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How Can Repetition Get the Creative Juices Flowing?

creative juices Some people are foodies. I, on the other hand, am a wordie. I love words and if I let myself go, I would have a home decorated with inspiring quotes and zero open wall space.

Luckily for me, I get my wordie fix through my work here at the ministry. I have to admit it, though: There are those days when writing doesn’t come easy.

As we enter the home stretch of Blog Month [3], you may be feeling a little low on creativity and words. So I want to give you a little exercise to help get those creative juices flowing.

And while this exercise may seem a bit repetitive, bear with me. There’s a method to the madness. To begin, choose to write about either the following quote or sentence:

Quote: “Poverty is not necessarily an issue to solve; it is an opportunity to serve. As we go through each day, our heart’s cry should be, ‘Lord, where would you have me give, serve, and invest myself to bring hope to the poor?’”  — Orphan Justice author, Johnny Carr

Sentence: The presence of dignity doesn’t mean poverty is absent.


  1. Find a place where you can get quiet. Take a few minutes to tune out the world, pray and ask the Lord to show you something unique about the quote or sentence you want to write about.
  2. Read your quote or sentence out loud and take a few minutes to get quiet again.
  3. Read the quote/sentence aloud a second time, but this time pay attention to any words that grab your attention and why. Write them down. Take another minute of quiet.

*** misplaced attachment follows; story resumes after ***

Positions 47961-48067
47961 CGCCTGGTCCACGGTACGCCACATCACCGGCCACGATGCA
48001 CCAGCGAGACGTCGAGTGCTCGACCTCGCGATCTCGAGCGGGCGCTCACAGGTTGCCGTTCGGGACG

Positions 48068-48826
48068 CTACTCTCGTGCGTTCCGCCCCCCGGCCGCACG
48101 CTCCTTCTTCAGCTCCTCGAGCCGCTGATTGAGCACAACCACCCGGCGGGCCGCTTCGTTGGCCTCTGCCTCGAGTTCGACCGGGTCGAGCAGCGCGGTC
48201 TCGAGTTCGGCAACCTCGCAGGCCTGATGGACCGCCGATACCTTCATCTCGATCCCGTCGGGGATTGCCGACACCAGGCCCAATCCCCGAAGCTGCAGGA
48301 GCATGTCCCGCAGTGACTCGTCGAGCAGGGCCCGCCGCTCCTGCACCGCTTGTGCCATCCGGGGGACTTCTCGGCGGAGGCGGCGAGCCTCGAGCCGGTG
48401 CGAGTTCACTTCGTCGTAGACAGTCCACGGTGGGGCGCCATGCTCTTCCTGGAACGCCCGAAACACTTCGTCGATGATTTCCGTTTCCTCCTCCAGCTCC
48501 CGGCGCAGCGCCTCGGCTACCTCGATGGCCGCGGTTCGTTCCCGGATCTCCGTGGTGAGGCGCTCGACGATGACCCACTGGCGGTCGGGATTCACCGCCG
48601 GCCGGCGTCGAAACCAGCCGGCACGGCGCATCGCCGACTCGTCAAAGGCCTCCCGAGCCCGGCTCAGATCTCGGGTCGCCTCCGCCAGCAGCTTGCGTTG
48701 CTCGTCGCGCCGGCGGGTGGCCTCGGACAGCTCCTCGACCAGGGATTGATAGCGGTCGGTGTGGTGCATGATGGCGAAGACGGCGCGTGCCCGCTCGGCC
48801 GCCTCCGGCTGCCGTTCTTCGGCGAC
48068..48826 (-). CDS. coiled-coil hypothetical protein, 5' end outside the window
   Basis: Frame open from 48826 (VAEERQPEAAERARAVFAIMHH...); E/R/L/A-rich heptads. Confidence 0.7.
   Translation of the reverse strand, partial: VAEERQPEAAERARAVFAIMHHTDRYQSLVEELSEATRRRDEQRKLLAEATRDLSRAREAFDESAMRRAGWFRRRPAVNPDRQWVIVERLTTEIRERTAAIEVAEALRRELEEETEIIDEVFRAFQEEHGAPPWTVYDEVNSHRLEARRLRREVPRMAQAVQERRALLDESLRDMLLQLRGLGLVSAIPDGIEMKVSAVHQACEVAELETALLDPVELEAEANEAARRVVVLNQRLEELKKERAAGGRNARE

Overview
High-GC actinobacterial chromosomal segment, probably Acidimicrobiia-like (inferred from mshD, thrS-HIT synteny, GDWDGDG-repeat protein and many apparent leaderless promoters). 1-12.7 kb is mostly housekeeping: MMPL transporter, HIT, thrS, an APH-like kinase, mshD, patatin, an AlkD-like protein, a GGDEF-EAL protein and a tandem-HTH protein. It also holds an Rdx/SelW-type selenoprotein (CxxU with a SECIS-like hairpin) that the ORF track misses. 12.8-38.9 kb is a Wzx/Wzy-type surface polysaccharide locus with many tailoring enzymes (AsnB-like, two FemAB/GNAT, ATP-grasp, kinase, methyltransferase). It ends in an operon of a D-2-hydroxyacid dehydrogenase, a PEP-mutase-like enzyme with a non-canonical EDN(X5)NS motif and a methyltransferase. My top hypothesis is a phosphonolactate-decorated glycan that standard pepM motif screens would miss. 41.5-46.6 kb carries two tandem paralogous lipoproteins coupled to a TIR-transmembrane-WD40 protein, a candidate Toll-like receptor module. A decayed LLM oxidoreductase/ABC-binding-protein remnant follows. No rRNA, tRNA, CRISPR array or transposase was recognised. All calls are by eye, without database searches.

4. Read the quote/sentence aloud a third time, and flush out ideas and emotions that sometimes get stuck below the surface of our writing. Let the repetition of this exercise reveal a particular word, phrase or emotion that becomes your blog-post inspiration.

Like this …

The presence of dignity doesn’t mean poverty is absent.


One of the names of God in scripture is Presence. When reflecting on this one word [4], I think of Him hovering over me, lingering, never leaving.

The presence of dignity.

When I reflect on the first half of this sentence, I see a picture [5].

A picture of the very Presence of God, the Creator of all things hovering like a cloud ever so closely to the poor. That while poverty is not absent, as the second half of this sentence states, neither is He.

And, while poverty stands next to a child whispering lies into her ear, the Presence is even closer, boldly speaking truth [6].

What is truth?

The presence of dignity doesn’t mean poverty is absent, yes. But the presence of poverty does not have to rob a child of dignity.

This is an example of Blog Month assignment number four. Get the full details for this week’s assignment at compassionbloggers.com [7].


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